1 Legal and regulatory framework
1.1 Which legislative and regulatory provisions govern mining in your jurisdiction?
Law 1/21 of 15 October 2013 on the Mining Code of Burundi.
1.2 When was the mining legislation last reviewed?
The Mining Code of Burundi was last reviewed in 2013.
1.3 What other legislative and regulatory provisions have relevance for mining operations in your jurisdiction?
- Decree 100/193 of 16 June 2015 on Mining Rules;
- Decree 100/095 of 8 August 2018 on the Mission and Organisation of the Ministry of Hydraulics, Energy and Mines; and
- Decree 100/184 of 7 December 2018 revising Decree 100/112 on the Creation, Mission, Organisation and Functioning of the Burundian Mining and Carry Authority.
1.4 Are there any regional treaties or laws that need to be taken into account?
1.5 Which bodies are responsible for enforcing the applicable mining laws and regulations? What powers do they have?
The body responsible for enforcing the applicable mining laws and regulations is the Ministry of Hydraulics, Energy and Mines, through the Burundian Mining and Carry Authority.
The main tasks of the Ministry of Hydraulics, Energy and Mines are:
- to design and execute national policy on energy, geology and mines; and
- to promote geological research activities and the mining industry in general.
1.6 What is the regulators' general approach in regulating the mining sector?
Strict application of the law and support of investors in the mining sector.
2 Mining industry
2.1 How mature is the mining industry in your jurisdiction?
Most production in the mining industry is artisanal. The industrialisation of Burundi's mining industry is still embryonic. There are no plants to transform minerals into a final product.
2.2 What are the key minerals which are mined in your jurisdiction and where is mining activity typically based?
The most important minerals in the Burundian subsoil are cassiterite, nickel, vanadium, gold, iron, phosphates, carbonates, platinoids and rare earths.
Artisanal mining is concentrated in the northern provinces of Burundi: Kayanza, Cibitoke, Kirundo and Muyinga.
2.3 Are any minerals deemed strategic and, if so, what impact does this have?
Burundi has one of the largest nickel reserves in the world. The energy deficit for the mining industry and the transportation of minerals out of landlocked Burundi are the main challenges.
2.4 Who are the key players in the mining industry in your jurisdiction?
Some of the players in the mining industry include:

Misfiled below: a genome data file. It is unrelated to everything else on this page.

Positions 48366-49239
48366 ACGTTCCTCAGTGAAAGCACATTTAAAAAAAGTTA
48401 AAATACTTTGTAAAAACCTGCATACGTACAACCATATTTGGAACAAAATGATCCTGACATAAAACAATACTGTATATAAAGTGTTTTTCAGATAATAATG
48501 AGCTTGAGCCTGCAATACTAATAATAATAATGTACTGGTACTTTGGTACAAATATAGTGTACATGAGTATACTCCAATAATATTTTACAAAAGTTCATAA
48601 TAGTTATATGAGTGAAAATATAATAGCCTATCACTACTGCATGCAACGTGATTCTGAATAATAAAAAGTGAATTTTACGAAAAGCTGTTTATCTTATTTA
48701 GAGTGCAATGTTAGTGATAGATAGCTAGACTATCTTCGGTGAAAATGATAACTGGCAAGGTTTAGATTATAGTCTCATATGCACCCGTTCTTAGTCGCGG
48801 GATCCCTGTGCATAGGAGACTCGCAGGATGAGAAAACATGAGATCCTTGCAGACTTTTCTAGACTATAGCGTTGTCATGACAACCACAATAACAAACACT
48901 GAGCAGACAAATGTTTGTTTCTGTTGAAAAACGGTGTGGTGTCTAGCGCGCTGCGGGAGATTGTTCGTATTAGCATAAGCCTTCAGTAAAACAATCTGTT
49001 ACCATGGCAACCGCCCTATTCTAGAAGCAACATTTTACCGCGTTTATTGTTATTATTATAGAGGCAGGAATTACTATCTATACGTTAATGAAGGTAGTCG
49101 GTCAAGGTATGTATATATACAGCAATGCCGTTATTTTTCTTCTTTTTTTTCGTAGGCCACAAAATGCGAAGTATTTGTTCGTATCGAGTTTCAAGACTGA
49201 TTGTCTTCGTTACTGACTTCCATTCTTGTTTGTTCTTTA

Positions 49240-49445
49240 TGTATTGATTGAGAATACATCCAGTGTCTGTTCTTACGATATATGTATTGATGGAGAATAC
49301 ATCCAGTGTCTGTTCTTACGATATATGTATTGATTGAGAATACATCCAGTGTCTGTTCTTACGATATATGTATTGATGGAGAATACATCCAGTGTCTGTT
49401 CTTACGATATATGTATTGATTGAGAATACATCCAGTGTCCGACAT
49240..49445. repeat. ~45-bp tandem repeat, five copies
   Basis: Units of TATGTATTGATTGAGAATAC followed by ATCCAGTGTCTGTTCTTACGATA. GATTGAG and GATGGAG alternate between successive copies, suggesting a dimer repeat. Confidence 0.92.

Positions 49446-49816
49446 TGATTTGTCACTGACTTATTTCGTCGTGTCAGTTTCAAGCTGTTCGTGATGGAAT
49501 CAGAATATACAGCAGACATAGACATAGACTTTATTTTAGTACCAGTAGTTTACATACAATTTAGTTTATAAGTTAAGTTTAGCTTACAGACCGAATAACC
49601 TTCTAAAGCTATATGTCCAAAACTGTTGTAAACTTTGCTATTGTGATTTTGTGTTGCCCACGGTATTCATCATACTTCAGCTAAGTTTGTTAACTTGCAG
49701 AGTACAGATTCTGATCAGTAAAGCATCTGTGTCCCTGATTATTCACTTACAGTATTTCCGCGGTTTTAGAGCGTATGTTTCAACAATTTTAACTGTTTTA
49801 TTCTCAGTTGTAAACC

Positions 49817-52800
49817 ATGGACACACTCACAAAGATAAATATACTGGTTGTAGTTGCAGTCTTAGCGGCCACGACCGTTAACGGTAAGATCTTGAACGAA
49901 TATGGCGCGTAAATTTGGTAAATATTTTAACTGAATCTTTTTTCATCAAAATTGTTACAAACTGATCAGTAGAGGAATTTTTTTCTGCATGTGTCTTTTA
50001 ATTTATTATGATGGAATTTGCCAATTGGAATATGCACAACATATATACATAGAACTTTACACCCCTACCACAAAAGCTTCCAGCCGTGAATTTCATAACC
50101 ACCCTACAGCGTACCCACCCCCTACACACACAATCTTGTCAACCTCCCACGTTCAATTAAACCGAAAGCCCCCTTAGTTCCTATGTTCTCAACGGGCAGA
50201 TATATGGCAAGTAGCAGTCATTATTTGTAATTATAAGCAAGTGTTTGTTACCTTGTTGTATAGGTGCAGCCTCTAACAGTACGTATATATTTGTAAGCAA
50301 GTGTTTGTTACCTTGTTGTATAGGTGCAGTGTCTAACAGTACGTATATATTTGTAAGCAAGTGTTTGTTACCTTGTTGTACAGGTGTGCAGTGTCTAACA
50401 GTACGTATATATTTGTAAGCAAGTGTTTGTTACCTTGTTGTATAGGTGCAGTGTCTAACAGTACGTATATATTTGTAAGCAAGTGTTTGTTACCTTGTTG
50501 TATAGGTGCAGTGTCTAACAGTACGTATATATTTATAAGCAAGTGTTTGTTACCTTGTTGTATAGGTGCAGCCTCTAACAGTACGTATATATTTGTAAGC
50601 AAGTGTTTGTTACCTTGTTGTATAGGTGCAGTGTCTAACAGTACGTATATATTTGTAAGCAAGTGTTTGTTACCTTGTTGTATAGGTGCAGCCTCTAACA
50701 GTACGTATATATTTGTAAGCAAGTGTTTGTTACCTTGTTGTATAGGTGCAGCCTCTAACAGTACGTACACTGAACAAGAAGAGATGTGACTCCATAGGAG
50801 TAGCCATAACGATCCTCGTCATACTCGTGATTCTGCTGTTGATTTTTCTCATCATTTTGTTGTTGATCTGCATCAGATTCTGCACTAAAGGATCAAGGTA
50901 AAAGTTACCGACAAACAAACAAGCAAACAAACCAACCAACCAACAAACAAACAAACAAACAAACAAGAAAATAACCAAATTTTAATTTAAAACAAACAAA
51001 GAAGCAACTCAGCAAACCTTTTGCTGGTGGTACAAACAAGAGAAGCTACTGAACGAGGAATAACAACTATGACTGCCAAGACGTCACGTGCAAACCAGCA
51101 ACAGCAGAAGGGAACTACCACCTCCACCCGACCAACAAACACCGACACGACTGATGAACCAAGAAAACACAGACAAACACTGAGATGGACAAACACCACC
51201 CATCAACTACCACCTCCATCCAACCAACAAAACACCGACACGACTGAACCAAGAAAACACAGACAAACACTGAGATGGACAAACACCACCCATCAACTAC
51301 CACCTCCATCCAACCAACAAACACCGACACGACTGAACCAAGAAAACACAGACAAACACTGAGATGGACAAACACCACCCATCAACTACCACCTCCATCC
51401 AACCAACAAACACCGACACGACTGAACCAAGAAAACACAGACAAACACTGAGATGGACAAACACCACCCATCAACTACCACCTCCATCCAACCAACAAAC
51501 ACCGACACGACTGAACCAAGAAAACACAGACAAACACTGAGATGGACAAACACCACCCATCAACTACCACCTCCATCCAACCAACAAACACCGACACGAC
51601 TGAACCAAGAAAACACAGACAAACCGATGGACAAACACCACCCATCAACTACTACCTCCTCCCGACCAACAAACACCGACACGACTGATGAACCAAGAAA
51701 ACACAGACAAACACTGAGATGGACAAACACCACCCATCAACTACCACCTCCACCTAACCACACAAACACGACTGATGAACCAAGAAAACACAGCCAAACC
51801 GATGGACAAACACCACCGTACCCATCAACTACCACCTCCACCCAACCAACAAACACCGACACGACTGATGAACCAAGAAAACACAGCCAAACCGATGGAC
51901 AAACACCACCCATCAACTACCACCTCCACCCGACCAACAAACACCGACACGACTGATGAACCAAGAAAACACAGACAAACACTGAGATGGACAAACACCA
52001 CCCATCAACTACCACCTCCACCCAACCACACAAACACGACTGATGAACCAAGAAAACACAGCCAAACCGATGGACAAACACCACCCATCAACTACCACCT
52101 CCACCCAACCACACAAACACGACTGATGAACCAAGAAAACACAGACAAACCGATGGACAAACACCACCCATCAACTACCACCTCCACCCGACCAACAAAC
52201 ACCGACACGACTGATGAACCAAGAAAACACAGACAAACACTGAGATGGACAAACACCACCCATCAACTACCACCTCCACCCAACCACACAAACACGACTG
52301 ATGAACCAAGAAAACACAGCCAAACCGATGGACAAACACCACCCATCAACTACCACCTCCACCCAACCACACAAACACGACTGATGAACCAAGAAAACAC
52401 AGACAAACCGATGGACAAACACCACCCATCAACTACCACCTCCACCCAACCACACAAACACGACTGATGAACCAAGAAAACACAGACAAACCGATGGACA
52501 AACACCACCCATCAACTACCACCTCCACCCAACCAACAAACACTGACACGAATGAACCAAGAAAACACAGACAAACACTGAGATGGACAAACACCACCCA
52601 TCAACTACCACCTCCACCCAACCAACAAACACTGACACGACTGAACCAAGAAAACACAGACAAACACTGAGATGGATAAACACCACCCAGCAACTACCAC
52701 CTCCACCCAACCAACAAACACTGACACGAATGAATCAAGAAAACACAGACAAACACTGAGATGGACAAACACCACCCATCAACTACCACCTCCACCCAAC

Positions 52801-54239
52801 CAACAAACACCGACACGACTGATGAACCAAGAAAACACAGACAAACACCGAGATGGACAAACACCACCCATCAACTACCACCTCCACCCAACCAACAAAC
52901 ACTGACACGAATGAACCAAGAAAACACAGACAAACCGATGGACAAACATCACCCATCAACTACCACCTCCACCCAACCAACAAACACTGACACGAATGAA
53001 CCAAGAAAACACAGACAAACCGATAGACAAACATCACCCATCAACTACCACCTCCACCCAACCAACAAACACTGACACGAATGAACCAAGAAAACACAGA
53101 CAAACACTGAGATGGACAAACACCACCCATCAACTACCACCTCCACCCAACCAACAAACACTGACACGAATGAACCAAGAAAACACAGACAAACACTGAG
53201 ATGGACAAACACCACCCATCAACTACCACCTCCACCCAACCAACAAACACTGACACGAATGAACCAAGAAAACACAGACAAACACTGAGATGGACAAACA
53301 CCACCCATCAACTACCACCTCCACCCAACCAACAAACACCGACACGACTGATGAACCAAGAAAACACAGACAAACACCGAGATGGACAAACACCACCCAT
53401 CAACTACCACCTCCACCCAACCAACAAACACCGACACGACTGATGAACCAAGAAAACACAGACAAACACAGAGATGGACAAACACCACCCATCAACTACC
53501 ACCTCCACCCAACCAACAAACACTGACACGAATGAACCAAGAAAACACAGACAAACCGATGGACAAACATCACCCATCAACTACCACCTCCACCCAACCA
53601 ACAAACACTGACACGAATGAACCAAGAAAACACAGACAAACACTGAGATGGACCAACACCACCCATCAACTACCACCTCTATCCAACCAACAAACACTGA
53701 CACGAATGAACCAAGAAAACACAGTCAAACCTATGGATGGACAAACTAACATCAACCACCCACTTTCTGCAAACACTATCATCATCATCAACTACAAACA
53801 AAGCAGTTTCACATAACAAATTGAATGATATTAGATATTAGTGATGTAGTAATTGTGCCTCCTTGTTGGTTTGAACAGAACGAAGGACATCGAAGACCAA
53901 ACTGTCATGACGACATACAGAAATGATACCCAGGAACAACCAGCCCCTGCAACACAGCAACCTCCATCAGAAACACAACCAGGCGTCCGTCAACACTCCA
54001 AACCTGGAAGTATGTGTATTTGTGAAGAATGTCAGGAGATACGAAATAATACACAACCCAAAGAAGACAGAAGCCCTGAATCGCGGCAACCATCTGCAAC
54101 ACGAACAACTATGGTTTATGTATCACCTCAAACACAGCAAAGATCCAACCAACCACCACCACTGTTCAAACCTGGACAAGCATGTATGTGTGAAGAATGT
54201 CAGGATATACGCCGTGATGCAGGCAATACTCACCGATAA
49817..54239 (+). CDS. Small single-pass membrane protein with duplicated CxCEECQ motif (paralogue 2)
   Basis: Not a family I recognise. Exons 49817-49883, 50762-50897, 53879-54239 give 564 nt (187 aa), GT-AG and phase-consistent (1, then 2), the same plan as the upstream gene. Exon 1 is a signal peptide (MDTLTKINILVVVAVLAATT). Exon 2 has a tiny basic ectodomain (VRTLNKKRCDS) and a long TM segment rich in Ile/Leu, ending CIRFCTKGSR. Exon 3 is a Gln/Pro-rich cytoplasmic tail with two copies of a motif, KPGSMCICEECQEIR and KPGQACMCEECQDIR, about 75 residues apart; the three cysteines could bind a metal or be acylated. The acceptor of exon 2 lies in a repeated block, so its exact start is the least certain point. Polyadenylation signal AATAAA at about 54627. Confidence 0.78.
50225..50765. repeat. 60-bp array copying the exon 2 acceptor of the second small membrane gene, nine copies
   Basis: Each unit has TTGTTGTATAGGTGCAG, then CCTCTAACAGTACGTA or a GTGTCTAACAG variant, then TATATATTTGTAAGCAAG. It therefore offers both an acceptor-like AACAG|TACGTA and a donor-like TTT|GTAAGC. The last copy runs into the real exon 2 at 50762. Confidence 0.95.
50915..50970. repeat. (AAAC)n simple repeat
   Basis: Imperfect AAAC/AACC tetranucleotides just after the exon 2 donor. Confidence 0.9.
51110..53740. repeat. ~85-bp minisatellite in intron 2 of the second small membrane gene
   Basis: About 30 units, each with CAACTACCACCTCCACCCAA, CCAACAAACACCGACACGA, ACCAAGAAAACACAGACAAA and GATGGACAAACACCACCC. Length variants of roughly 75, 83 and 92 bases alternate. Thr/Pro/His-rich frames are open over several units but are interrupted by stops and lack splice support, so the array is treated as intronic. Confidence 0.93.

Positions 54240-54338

- CVMR Energy Metals Burundi Surl;
- Rainbow Mining Burundi SM;
- COMEBU SA;
- Burundi Mining Metallurgy International;
- Tanganyika Gold; and
- African Mining Limited.
2.5 In addition to exploration rights and mining rights, what other mining rights and titles exist (eg, artisanal or small-scale mining rights)?
The existing mining rights in Burundi are:
- mining title (exploration and exploitation licence);
- artisanal exploitation licence; and
- prospecting licence.
3 Exploration rights
3.1 What licences are required to undertake prospecting and exploration activities in your jurisdiction? Do these vary depending on the type of mineral or the location of the activity?
A prospecting licence, exploration licence or artisanal exploitation licence is required in order to undertake prospecting and exploration activities in Burundi.
3.2 What requirements must be satisfied to obtain a licence?
Only legal persons may hold an exploration licence.
In order to be hold an exploration licence, a legal person must have its registered office in Burundi before the title is issued.
The grant of a licence to search for mineral substances is subject to the technical and financial capacity of the applicant to conduct research on the substances for which it is requested.
3.3 What is the procedure for obtaining a licence? How long does this typically take?
The applicant must submit to the minister a file that complies with the regulatory requirements and includes in particular:
- a general programme of work corresponding to the duration requested and adapted to the geographical and geological characteristics of the area in question;
- information that will enable the minister to decide on the applicant's technical and financial capacity to carry out the programme, such as the CVs of experts with certified diplomas, and certificates of financial capacity; and
- an environmental impact assessment.
The process typically takes three months.
3.4 Who can own exploration rights in your jurisdiction? Do specific requirements or restrictions apply to foreign operators?
Exploration rights are granted only to legal persons with their registered office in Burundi.
3.5 What fees and other charges are incurred in obtaining a licence?
- Grant of an exploration licence: $10,000.
- First renewal of an exploration licence: $12,000.
- Second renewal of an exploration licence: $15,000.
3.6 What is the duration of a licence? What is the process for renewal?
The maximum duration of an exploration licence is three years from the date of its issuance. It is renewable twice for further two-year periods.